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Found 3 results

  1. SARA KENNEY Writer: Surgeon X Filmmaker: Angels & Ghosts; Professor Regan Investigates; Future Earth; Impact Earth Attending: Friday, Saturday & Sunday COMING later this year from Image, Surgeon X will mark Sara Kenney's entree into the world of comics. Her primary career is as a documentary filmmaker. As a director and/or producer her screen credits stretch back to 2000. They include Angels & Ghosts, Journeys to the Bottom of the Sea, Race to Mars and Planet Dinosaur as well as Impact Earth, a 2007 TV movie.
  2. Writer: Alien; Predator; The American; Stalkers Screenwriter/producer: Daredevil; Constantine; Battlestar Galactica; Heroes; Smallville; The Mask; Timecop Attending: Friday, Saturday & Sunday THESE days Mark Verheiden is known for his work as a writer and/or producer on such comics-related TV shows as Daredevil, Constantine and Heroes but he began his career back at Dark Horse Comics back in 1987. His first venture was The American featuring the patriotic superhero that he had created. That ran to eight issues, but it was his second project that made the writer a name to be reckoned with. Midway through his inaugural series he embarked onAliens. A spin-off from Ridley Scott's classic 1986 SF movie of the same name, the six-parter was a huge success, opening the door to numerous other film franchises for Dark Horse (Predator, The Terminator and, most importantly, Star Wars among them) while also establishing the Aliens mythos as a viable milieu that the publisher continues to explore successfully to the present day. For his part, Verheiden went on to write two more minis simply titled Aliens (in 1989 and 1992) and subsequently Aliens: Earth War (1990) while also featuring the murderous extraterrestrials in a contribution to Dark Horse Presents. The latter came in 1988, which was when the writer made his DC debut with a story in Secret Origins #35. From there he moved on seamlessly to Action Comics, becoming one of the scripters on what was then a weekly anthology. His six-issue run on the title ended just as the final issue of The American was published. Next came Big, a one-shot spin-off from the 1988 film starring Tom Hanks. That was published by Hit Comics (a blink-and-you'll-miss-it Dark Horse imprint) and Verheiden followed it with the 13 issues of The Phantom. With his work on DC's resurrection of the hero created by Lee Falk over six decades earlier only just underway, Verheiden brought another movie property to Dark Horse. While not quite matching Aliens' success, Predator was the foundation for another long-lasting line of comics. As he had with Aliens, the writer went on to produce sequels to his 1989 four-parter; Predator: Cold War in 1991 and Predator: Dark River five years later. Then, after revisiting the American in issues of Dark Horse Presents and Atomeka Press's A1, Verheiden migrated to Marvel or rather to its creator-owned Epic Comics imprint. There, in collaboration with co-writer Jan Strnad, he produced the 12 issues of 1990's Stalkers. Although his screenwriting career was now underway (he'd scripted Terror Squad, a 1988 vehicle for Chuck Connors), his comics output continued unabated. He made another return to the American for 1991's Dark Horse Presents Fifth Anniversary Special (and subsequently for the eight issues of the following year'sThe American: Lost in America) while also writing the same year's Human Target Special for DC. He also revisited Stalkers for the four issues of Epic's eponymous 1992 anthology and wrote a three-part Timecop story serialised over the first three issues of Dark Horse Comics. Two years later Verheiden – who'd also worked on The Mask movie in 1992 – not only wrote the Timecop film but also Dark Horse's two-issue adaptation of the feature, which starred Jean-Claude Van Damme). Then, other than another American story in 1997's Dark Horse Presents Annual and a serial that ran across three issues of Dark Horse Presents, the writer produced no further comics work for six years. In the interim Verheiden had been gaining more and more screen credits. His name was attached to such titles as Perversions of Science (1997) and 1997's Timecop TV series (and the direct-to-video Timecop: The Berlin Decision, which came along six years later) before he became involved with Smallville in 2001. It was that Superman-as-a-teen series that brought the writer back to comics. Initially a contributor to DC's Smallville: The Comic (a 2002 one-shot), he went on to author stories in the first five issues of the Smallville comic, which premiered the following year. In 2005, and following a Stalkers one-shot for Atomeka, he scripted a 10-issue run on Superman. After that came 11 straight issues of Superman/Batman following which Verheiden (who'd scripted 2007's My Name is Bruce movie for Bruce Campbell) wrote The Evil Dead, a 2008 Dark Horse four-parter based on 1983's Sam Raimi-directed cult classic of the same name that had made a offbeat star out of Campbell). Apart from a 2008 Dark Horse one-shot given away with the My Name is Bruce DVD, a contribution to DC's DCU Halloween Special later that year and a 2012 eight-pager for Dark Horse Presents, that brought Verheiden's comics career to a close (at least for now). That story in Dark Horse Presents #14, however, linked back to the writer's screenwriting career. It was a spin-off from Falling Skies, which he'd been involved with since 2010. Prior to that he'd also worked on other TV shows, among them Dark Shadows, Battlestar Galactica and Heroes. Since Falling Skies his screen credits have included Hemlock Grove, Constantine and Daredevil.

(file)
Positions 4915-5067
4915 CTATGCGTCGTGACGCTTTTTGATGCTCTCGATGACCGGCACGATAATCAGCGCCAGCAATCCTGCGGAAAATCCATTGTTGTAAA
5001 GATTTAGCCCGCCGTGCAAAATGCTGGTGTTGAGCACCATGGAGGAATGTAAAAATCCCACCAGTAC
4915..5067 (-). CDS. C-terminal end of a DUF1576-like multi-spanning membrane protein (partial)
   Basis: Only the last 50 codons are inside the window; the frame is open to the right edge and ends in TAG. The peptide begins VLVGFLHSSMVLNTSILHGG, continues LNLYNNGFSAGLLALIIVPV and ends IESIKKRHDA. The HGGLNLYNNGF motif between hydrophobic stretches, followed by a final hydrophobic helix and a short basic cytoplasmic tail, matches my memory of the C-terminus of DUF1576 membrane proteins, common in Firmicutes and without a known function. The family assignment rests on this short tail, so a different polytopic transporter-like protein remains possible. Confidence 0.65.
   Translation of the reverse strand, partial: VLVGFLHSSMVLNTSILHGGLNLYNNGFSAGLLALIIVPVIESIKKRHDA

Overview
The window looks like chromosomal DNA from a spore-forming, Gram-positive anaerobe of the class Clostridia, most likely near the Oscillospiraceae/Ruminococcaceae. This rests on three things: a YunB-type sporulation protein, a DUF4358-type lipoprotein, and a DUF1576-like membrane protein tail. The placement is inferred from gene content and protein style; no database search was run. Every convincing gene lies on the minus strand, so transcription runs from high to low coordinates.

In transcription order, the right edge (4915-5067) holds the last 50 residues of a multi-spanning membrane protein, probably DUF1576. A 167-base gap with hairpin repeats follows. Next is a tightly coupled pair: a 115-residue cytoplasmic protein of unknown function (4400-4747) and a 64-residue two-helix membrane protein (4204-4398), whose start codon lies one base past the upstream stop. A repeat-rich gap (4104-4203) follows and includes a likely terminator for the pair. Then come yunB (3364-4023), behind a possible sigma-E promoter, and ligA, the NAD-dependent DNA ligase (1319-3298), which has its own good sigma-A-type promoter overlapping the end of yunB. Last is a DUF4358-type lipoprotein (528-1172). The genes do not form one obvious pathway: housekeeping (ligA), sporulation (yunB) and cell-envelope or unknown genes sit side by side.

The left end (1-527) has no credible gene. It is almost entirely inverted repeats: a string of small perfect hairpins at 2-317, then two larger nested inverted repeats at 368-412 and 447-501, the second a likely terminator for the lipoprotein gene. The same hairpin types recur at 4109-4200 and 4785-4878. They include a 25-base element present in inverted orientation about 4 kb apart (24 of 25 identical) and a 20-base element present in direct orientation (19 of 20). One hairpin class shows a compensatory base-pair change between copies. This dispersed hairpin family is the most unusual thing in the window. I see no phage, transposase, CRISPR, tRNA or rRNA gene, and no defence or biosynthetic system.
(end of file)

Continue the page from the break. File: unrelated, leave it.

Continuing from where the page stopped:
3. We are very pleased to have PAUL CORNELL attending London Film and Comic Con as part of our Book Zone this year! Attending Sunday, Paul will be signing his books and taking part in an on stage panel. London Falling The dark is rising . . . Detective Inspector James Quill is about to complete the drugs bust of his career. Then his prize suspect Rob Toshack is murdered in custody. Furious, Quill pursues the investigation, co-opting intelligence analyst Lisa Ross and undercover cops Costain and Sefton. But nothing about Toshack’s murder is normal. Toshack had struck a bargain with a vindictive entity, whose occult powers kept Toshack one step ahead of the law – until his luck ran out. Now, the team must find a 'suspect' who can bend space and time and alter memory itself. And they will kill again. As the group starts to see London’s sinister magic for themselves, they have two choices: panic or use their new abilities. Then they must hunt a terrifying supernatural force the only way they know how: using police methods, equipment and tactics. But they must all learn the rules of this new game - and quickly. More than their lives will depend on it. Severed Streets A Jack the Ripper copycat, austerity-inspired budget cuts, a murdered MP and Neil Gaiman? It can only be the latest urban fantasy thriller from bestselling Doctor Who writer, Paul Cornell Summer in London: a city in turmoil. The vicious murder of a well-known MP is like a match to tinder but Detective Inspector James Quill and his team know that it's not a run-of-the-mill homicide. Still coming to terms with their new-found second sight, they soon discover that what is invisible to others - the killer - is visible to them. Even if they have no idea who it is. Then there are more deaths. The bodies of rich, white men are found in circumstances similar to those that set the streets of London awash with fear during the late 1800s: the Whitechapel murders. Even with their abilities to see the supernatural, accepting that Jack the Ripper is back from the dead is a tough ask for Quill's team. As they try to get to grips with their abilities and a case that's spiralling out of control, Quill realizes that they have to understand more about this shadowy London, a world of underground meetings, bizarre and fantastical auctions, and objects that are 'get out of hell free' cards. But the team's unlikely guide, a bestselling author, can't offer them much insight - and their other option, the Rat King, speaks only in riddles. Relying on old-fashioned police work and improvising with their new skills only lands them in deeper water, and they soon realize that the investigation is going to hell - literally. And if they're not careful, they may be going with it . . .